We have had the honor to work as consultants for Equinor (Statoil) on these major projects. It has been a journey and a pleasure to see these great projects evolve.
Martin Linge Topside
The Martin Linge project is a new project for EIT Engineering. EIT Engineering has been involved in this project since beginning of June 2018 and will follow the project until production start.
The Martin Linge field in the North Sea is an oil and gas discovery that was made in 1975. The field is located 42 kilometres west of Oseberg, at a water depth of 115 metres. Equinor became the operator of the Martin Linge field and Garantiana discovery in a transaction completed on March 19, 2018.
The field development concept includes an integrated wellhead, production and accommodation platform with a jacket, in addition to an oil storage vessel. When the field comes on stream, the gas will flow through a new pipeline connecting the field to the existing pipeline to St. Fergus in Scotland. The oil will be processed on the storage vessel and transported from the field in shuttle tankers.
Equinor aquired this project after Total decided to sell it´s stake in the project.
MARINER A (Equinor)
We are currently engaged in this exiting project, the biggest to be built in several decades and and a complexity to rival a moon landing some once told me.
Mariner—a new era for Statoil on the UK continental shelf
The steel jacket was installed in the field during the summer of 2015. The topsides modules are being constructed by Daewoo Shipbuilding & Marine Engineering Co., Ltd. (DSME).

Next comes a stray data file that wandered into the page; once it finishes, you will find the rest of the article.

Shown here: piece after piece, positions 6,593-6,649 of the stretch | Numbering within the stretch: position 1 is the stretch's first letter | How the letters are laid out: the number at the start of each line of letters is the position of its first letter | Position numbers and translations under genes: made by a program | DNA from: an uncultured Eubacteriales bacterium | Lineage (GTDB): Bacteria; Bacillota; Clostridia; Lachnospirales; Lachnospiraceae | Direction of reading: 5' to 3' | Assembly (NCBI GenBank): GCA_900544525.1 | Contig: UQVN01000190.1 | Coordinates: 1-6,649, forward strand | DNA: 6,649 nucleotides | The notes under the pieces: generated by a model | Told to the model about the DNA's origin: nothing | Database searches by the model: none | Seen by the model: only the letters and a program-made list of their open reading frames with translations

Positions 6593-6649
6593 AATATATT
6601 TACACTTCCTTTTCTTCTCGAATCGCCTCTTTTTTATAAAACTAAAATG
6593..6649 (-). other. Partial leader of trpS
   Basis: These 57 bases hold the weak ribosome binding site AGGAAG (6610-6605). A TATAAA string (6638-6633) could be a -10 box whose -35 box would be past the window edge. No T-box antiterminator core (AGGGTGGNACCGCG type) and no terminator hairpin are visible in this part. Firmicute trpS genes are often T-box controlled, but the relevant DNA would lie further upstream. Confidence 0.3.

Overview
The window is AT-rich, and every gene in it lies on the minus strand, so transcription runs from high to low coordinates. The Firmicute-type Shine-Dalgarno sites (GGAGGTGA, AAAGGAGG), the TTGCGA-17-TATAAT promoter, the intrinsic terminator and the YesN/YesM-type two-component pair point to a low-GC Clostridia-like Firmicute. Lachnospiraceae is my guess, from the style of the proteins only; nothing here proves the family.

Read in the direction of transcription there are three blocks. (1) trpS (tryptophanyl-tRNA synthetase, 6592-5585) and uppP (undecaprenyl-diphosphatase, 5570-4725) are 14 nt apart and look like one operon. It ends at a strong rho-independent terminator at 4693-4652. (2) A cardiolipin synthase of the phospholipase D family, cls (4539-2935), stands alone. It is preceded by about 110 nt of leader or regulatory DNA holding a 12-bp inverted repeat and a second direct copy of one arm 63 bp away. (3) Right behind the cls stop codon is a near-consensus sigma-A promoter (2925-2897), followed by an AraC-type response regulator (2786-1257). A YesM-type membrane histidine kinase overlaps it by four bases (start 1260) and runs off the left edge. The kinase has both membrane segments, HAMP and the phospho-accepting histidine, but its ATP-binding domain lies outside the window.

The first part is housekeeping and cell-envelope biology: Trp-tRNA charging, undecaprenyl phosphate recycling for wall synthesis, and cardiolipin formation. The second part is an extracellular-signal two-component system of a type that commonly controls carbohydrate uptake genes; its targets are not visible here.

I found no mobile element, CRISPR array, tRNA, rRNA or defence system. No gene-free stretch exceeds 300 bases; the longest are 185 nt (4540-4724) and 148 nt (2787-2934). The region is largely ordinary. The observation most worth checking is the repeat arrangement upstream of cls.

The Mariner oil field consists of two shallow reservoir sections: the deeper, Maureen formation at 1492 meters and the shallower Heimdal reservoir at 1227 meters. The oil is heavy with API gravities of 14.2 and 12.1 and viscosities at reservoir conditions of 67 cP and 508 cP, respectively for Maureen and Heimdal.
Heavy oil projects have required the development of pioneering technology. Since its discovery in 1981, the Mariner field has been subject to a number of development studies by different operators. Statoil was the first company to put forward a development concept that will fully address the complexities of this field.
Heavy oil field discovered in 1981
Recoverable reserves estimated at 250 million barrels of oil
Statoil became operator of the Mariner field in 2007
Average plateau production will be 55,000 barrels per day
30-year field life
The Valemon project was a huge part of our life. From Norway to Kuala Lumpur to Netherlands, To Korea and back. This journey took us 3 years to complete.
The Valemon field is one of Statoil’s stand-alone development projects on the Norwegian continental shelf. Containing about 192 million barrels of oil equivalent the field will be producing through a separate platform.
Due to its fragmented high-pressure, high-temperature qualities, Valemon is a complex reservoir.
The gas from Valemon will be sent through the existing pipeline between Huldra and Heimdal, which is a hub for further transportation to the European gas markets.
The condensate will be piped to Kvitebjørn for stabilisation and from there to the Mongstad refinery near Bergen. A submarine cable will supply Valemon with electricity from Kvitebjørn.
A gas and condensate field between Kvitebjørn and Gullfaks Sør in the North Sea, about 160 kilometres west of Bergen.
Unmanned fixed steel platform with separation facilities for gas, condensate and water.
The field is tied in to existing infrastructure through subsea pipelines
The plan for development and operation (PDO) for the Valemon field was approved by the Ministry of Petroleum and Energy in June 2011.